Noticeably, we were able to show a not-yet-studied effect of Bmpr2 mutation speciﬁcally on the right ventricle (RV), which compromised intrinsic function, even in non-overloaded states, suggesting that BMPR2 mutations may have a negative effect on RV function in patients with PAH. To date, differences in survival and disease severity in BMPR2 mutation carriers have been explained mainly by more severe pulmonary vascular involvement, leading to a more severe and faster disease trajectory. However, because RV function is the main determinant of prognosis and disease severity, RV function may play a signiﬁcant role in the different clinical phenotypes of BMPR2 mutation carriers and noncarriers. This is a shift in paradigm from an exclusive role of BMPR2 dysfunction in vascular remodelling to its highly probable involvement in RV failure/maladaptation.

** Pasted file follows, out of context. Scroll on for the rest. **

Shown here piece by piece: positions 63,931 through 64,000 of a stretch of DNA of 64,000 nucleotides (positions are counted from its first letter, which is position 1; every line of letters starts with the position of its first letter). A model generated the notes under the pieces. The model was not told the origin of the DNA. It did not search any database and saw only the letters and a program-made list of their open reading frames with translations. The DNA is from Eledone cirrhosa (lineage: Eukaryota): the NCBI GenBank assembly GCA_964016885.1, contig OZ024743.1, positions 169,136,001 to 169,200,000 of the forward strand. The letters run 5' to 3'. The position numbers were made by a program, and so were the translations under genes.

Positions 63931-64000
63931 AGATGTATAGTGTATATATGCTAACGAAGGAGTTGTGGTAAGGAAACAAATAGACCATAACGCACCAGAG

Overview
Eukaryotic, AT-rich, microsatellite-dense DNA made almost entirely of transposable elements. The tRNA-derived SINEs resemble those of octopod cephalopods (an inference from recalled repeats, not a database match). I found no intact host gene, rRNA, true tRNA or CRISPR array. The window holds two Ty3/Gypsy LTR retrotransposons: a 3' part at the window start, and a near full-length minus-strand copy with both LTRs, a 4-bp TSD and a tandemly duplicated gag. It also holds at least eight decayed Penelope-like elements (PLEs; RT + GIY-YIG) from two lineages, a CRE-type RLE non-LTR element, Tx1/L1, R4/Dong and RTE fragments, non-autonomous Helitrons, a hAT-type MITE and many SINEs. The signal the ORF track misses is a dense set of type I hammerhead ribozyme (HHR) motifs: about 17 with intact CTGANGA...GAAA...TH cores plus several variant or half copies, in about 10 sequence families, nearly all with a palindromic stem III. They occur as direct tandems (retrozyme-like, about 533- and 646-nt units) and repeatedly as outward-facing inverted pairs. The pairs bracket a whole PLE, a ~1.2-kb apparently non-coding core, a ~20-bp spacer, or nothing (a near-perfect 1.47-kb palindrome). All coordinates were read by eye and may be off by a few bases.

Our studies now focus on a more detailed evaluation of the cardiovascular function, which will determine to what extent the RV (and the left ventricle) of the Bmpr2 mutant rats is compromised and the adaptability of these hearts to increased load.
BMPR2 mutant rat model unexpectedly develops spontaneous breast tumour but no obvious pulmonary hypertension
Sébastien Bonnet, University Of Laval, Quebec, Canada
Thanks to the support of the PVRI/ The Dinosaur Trust, we have initiated an international (North America, Europe) collaborative effort aimed to better understand the role of BMPR2 signalling network in PAH.
Speciﬁcally, in France, Dr Perros and his colleagues have established the ﬁrst rats’ model with disrupted BMPR2 signalling and demonstrated that these rats exhibit a phenotype similar to the one seen in humans with BMPR2 mutations (25% or so spontaneously developed PAH). In Canada, after establishing the rat colony, Dr Ranchoux, a post-doctoral fellow, was able to duplicate Dr Perros ﬁndings. Based on this, Drs Nadeau, researcher associate, and Victoria Toro, PhD student, have explored the consequences of aging in this rat population in order to better understand the clinical complications that may arise in PAH patients with BMPR2 mutation, as well as healthy carrier.